What is coupling?

What is coupling?
Photo by AltumCode / Unsplash

Today I watched a great presentation by Kent Beck from DDD europe 2020 about Continued Learning: The Beauty of Maintenance and he said something good about coupling, what it is and what it is not. The aim with this post is to summarize what he said about coupling. All pictures below is from that talk.

What's coupling?

As developers we always connect different services with each other. You have a frontend that calls a backend API, or you have a backend service that calls another backend service for example. In the latter case, one backend service has a relationship with another backend service.

Below is a picture of such a relationship (Kent calls it "element" during the talk, but an element can be anything here, a method/function or a service):

Service A has a relationship with service B

This begs the question - is A coupled to B? And the answer is no, it is not necessarily coupled.

So what is coupling?

Coupling is where A not only have a relationship with B, but whenever A changes, so must B. That's what coupling is about.

Changing service A requires a change in service B

Is coupling bad?

If we take a look at this second picture again:

Changing service A requires a change in service B

Is this bad? If one team is responsible for A and another team is responsible for B then yes this will be a problem. Why? Because team A will need to synchronize their backlogs with team B in order to get useful functionality released to customers. And we all know how well this synchronization goes in real life. Both teams are aligned and starts their work, but an urgent task shows up so team B must pause. Now team A is stuck and can't release their new feature.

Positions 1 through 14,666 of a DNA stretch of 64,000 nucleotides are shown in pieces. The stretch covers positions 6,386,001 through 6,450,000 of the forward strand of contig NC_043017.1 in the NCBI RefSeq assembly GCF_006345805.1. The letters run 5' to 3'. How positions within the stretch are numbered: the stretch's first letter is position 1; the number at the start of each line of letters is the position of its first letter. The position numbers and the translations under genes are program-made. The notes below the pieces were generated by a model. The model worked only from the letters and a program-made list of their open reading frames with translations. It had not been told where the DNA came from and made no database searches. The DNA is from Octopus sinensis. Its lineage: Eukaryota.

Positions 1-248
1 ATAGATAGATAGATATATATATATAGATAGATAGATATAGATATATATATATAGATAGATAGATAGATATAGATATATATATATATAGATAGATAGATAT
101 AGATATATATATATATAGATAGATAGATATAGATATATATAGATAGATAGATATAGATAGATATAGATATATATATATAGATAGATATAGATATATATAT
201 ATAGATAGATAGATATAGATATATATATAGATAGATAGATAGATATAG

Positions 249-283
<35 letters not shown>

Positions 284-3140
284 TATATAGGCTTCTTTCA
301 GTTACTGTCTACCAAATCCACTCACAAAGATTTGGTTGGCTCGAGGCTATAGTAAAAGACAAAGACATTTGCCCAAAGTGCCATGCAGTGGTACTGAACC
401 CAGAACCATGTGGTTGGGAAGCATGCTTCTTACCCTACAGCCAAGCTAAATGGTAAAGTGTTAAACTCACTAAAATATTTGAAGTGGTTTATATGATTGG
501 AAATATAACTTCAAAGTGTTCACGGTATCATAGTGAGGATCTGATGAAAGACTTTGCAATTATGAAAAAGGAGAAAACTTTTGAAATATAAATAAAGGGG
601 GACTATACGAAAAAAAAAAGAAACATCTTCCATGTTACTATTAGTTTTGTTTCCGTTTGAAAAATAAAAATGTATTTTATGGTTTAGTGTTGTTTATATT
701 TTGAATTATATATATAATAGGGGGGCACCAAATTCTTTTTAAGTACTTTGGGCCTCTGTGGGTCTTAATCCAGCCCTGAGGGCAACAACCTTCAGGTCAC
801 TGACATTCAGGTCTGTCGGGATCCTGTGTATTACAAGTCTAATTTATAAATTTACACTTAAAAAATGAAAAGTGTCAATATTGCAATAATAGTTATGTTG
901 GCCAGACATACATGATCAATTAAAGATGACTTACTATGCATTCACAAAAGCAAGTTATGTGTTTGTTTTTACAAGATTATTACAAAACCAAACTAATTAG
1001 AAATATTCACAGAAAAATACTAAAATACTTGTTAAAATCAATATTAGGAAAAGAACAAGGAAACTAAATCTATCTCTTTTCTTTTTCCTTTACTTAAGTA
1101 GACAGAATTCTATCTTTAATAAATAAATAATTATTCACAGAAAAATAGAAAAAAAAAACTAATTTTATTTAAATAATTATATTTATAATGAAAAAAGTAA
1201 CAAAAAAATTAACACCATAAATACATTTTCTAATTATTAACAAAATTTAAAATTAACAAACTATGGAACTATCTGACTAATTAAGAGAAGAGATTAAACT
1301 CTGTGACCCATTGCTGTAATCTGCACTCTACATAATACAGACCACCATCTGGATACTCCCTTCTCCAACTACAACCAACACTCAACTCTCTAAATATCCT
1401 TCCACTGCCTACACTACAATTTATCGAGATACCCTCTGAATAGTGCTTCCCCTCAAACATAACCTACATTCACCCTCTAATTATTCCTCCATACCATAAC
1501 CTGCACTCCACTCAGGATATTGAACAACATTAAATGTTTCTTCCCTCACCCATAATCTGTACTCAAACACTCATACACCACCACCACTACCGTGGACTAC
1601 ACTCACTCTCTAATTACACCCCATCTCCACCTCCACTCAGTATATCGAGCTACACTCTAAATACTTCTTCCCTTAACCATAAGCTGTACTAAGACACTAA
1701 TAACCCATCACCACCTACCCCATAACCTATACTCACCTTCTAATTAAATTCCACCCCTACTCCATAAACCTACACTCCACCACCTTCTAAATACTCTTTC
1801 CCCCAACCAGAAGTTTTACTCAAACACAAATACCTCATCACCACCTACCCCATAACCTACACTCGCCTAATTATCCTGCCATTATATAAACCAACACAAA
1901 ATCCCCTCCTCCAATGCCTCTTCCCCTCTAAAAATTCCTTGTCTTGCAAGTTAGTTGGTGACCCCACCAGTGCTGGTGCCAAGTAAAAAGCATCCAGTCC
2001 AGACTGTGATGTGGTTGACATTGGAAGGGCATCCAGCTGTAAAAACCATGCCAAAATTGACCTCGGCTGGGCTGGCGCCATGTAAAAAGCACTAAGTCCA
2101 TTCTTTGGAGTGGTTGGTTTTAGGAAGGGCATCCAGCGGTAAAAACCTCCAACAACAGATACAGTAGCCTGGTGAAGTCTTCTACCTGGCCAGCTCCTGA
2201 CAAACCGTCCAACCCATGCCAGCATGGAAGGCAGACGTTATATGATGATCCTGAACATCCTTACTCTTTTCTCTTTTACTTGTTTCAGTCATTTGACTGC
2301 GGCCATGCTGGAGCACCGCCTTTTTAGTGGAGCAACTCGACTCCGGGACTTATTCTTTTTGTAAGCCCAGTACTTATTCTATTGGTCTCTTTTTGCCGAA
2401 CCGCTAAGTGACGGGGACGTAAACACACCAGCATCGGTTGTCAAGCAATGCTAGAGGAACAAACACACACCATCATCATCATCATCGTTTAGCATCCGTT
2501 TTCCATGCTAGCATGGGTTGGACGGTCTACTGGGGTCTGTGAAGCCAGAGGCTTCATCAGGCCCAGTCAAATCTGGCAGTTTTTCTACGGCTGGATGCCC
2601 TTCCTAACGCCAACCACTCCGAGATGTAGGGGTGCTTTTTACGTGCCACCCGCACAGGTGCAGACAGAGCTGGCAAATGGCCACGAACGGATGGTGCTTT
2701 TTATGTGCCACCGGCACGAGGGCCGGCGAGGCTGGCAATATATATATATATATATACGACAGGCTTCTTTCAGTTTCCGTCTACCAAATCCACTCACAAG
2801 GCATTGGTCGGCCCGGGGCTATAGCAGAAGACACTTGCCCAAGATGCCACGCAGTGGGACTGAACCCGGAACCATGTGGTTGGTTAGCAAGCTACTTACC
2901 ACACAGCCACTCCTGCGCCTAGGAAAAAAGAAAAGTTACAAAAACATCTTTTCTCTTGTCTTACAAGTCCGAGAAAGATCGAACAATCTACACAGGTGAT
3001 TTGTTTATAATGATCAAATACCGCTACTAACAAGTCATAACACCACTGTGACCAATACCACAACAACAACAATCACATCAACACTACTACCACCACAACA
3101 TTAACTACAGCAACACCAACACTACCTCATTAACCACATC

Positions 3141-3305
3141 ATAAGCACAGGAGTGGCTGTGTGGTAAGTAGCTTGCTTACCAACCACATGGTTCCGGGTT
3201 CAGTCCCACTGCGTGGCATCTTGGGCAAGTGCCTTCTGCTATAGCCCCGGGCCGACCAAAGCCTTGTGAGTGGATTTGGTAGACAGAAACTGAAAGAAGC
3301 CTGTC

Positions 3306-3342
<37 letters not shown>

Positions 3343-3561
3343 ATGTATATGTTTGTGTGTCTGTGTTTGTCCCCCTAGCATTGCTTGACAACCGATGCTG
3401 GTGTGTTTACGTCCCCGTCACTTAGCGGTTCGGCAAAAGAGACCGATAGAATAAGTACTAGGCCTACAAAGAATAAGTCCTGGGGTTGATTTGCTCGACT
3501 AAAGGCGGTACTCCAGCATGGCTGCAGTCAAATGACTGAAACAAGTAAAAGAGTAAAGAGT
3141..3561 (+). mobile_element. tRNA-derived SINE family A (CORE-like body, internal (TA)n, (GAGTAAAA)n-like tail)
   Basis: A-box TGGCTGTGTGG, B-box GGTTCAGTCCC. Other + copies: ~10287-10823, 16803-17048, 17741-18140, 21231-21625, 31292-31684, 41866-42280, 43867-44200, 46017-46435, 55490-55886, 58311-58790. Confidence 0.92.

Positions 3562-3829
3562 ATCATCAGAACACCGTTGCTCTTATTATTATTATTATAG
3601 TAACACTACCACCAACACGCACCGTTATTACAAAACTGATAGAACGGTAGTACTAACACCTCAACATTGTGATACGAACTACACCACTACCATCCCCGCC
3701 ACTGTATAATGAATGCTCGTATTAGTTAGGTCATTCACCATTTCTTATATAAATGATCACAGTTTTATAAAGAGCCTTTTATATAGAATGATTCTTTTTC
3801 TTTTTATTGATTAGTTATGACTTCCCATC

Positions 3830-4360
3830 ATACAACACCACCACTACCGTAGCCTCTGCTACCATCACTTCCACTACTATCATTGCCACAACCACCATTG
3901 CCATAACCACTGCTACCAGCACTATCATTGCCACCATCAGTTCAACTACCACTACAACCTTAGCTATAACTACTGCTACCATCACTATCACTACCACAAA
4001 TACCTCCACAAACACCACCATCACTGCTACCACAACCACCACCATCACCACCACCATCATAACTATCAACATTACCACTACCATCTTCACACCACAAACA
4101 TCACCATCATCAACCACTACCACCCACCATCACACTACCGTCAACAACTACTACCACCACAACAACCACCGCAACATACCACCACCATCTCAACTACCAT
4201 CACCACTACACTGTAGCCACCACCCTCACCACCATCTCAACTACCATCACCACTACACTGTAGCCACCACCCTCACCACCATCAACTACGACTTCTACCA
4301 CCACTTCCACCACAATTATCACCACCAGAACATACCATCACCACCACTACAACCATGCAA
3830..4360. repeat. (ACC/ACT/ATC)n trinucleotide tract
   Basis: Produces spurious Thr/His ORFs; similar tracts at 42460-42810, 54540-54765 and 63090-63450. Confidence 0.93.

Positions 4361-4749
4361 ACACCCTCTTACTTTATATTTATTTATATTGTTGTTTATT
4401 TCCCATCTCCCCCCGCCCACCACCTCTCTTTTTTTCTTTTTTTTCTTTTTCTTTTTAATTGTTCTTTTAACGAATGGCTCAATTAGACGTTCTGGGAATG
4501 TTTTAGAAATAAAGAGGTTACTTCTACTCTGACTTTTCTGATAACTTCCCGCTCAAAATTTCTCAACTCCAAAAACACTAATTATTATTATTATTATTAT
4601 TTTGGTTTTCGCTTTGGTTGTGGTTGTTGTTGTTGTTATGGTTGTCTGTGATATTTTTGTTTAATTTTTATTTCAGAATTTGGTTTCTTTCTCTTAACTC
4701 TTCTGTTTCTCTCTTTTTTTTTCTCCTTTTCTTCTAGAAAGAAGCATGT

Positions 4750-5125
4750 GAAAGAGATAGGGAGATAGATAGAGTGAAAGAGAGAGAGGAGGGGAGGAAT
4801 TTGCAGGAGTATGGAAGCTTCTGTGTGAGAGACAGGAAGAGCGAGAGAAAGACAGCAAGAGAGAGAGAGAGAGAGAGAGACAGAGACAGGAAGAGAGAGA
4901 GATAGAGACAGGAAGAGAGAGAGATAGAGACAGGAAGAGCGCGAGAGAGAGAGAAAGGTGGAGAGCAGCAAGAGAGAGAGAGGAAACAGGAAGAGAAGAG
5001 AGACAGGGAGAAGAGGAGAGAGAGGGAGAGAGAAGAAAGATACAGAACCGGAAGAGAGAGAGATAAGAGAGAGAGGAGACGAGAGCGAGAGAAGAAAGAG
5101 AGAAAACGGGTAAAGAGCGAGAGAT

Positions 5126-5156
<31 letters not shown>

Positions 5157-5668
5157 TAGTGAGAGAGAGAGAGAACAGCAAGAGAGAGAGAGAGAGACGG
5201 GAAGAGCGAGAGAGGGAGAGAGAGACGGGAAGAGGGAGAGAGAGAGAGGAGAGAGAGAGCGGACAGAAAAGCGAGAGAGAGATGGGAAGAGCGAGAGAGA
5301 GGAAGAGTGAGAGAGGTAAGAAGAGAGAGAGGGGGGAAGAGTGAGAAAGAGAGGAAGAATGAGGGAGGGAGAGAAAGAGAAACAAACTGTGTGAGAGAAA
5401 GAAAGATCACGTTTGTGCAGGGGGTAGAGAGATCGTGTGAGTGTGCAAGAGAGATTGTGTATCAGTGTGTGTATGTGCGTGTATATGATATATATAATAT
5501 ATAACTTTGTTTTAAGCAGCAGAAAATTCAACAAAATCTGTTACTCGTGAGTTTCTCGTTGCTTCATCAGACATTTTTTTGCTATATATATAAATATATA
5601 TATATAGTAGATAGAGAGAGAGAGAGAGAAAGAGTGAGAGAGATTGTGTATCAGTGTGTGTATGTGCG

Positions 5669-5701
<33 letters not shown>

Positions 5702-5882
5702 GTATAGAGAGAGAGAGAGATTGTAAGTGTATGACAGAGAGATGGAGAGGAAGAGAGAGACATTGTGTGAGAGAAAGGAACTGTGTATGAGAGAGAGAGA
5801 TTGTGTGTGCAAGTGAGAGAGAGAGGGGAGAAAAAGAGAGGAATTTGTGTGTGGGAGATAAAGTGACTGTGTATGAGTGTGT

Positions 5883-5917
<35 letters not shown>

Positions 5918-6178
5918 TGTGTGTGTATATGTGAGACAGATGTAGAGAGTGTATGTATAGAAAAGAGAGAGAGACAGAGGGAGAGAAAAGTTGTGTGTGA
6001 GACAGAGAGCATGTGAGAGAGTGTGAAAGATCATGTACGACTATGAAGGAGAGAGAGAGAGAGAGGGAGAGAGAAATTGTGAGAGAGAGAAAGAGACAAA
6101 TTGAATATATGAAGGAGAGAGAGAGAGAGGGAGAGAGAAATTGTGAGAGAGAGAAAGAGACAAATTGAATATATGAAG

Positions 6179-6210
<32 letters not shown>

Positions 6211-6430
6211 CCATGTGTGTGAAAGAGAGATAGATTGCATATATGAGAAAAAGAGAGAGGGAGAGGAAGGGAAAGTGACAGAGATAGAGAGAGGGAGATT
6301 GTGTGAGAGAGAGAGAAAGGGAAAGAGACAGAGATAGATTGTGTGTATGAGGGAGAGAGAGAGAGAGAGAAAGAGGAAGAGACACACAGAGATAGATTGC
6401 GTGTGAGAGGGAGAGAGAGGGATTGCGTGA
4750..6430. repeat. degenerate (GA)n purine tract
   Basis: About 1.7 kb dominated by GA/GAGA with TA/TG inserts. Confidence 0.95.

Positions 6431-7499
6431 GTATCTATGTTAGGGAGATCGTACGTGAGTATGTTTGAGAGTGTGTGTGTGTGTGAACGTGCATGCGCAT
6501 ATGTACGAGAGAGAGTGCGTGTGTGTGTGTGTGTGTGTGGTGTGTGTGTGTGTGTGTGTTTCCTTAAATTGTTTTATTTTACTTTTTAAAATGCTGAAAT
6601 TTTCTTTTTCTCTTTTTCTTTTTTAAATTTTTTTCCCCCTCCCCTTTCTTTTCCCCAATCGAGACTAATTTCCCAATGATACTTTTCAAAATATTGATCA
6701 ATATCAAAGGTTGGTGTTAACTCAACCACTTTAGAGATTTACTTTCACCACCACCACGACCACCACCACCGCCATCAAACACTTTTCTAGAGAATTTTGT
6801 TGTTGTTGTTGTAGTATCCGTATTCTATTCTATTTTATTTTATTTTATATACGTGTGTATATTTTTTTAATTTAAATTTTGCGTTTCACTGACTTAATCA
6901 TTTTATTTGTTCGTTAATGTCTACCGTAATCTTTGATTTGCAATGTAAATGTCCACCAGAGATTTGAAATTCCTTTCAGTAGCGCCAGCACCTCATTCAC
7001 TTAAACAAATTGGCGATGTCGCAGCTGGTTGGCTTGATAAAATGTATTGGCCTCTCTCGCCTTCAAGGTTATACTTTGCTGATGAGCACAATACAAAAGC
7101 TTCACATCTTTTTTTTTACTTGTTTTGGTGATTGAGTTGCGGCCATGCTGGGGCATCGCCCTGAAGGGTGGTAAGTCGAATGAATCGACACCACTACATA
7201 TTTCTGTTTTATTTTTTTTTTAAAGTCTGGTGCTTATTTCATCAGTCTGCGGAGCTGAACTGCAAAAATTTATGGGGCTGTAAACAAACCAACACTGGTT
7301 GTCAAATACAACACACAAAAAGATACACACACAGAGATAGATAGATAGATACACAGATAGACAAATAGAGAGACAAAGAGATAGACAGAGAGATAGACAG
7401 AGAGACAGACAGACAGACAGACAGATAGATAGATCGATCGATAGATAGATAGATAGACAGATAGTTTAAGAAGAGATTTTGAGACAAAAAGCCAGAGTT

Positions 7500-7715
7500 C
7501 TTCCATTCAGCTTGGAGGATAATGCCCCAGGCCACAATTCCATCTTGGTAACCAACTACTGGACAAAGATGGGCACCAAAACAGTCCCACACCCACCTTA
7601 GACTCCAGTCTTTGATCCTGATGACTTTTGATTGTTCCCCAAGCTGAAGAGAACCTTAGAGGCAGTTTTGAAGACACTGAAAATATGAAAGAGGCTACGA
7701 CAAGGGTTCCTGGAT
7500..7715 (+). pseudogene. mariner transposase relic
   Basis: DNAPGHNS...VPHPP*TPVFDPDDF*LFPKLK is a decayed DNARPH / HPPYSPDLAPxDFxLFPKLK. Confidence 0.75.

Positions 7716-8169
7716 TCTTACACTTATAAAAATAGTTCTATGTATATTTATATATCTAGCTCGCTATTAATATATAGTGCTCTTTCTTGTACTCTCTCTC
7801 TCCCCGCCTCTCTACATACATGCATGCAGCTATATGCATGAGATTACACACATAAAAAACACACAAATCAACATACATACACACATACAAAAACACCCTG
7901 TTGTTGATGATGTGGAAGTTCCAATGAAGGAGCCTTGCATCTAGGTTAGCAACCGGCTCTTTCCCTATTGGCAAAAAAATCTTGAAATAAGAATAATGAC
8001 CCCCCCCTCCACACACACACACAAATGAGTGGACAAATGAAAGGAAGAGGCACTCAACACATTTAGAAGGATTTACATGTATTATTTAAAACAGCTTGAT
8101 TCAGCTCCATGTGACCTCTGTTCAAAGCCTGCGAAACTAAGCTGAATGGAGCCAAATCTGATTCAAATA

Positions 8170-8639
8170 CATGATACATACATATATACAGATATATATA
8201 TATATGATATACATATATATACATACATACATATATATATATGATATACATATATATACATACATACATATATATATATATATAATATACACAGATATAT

So is coupling really bad?

If your company has 100 services and 2 of them are tighly coupled it might not be that big of a problem of course, so no need to create chaos because of that.

But if 30 of these services are tighly coupled and maintained by different teams you will have problems. One of the reasons why it is important to reduce coupling is to let the business evolve quickly. To envolve means to - when new business requirement shows up - be able to adapt your services accordingly and release it. Too much coupling greatly slows that process down.


Coupling has a cost associated with it and that is the cost of maintenance. Reduce coupling and your business can (most likely) evolve a bit quicker. Have high coupling and most features will be slow to develop. Developing new business features will take time. So it's worth to first spend some time and think about where your coupling is most painful and have a plan to reduce that coupling.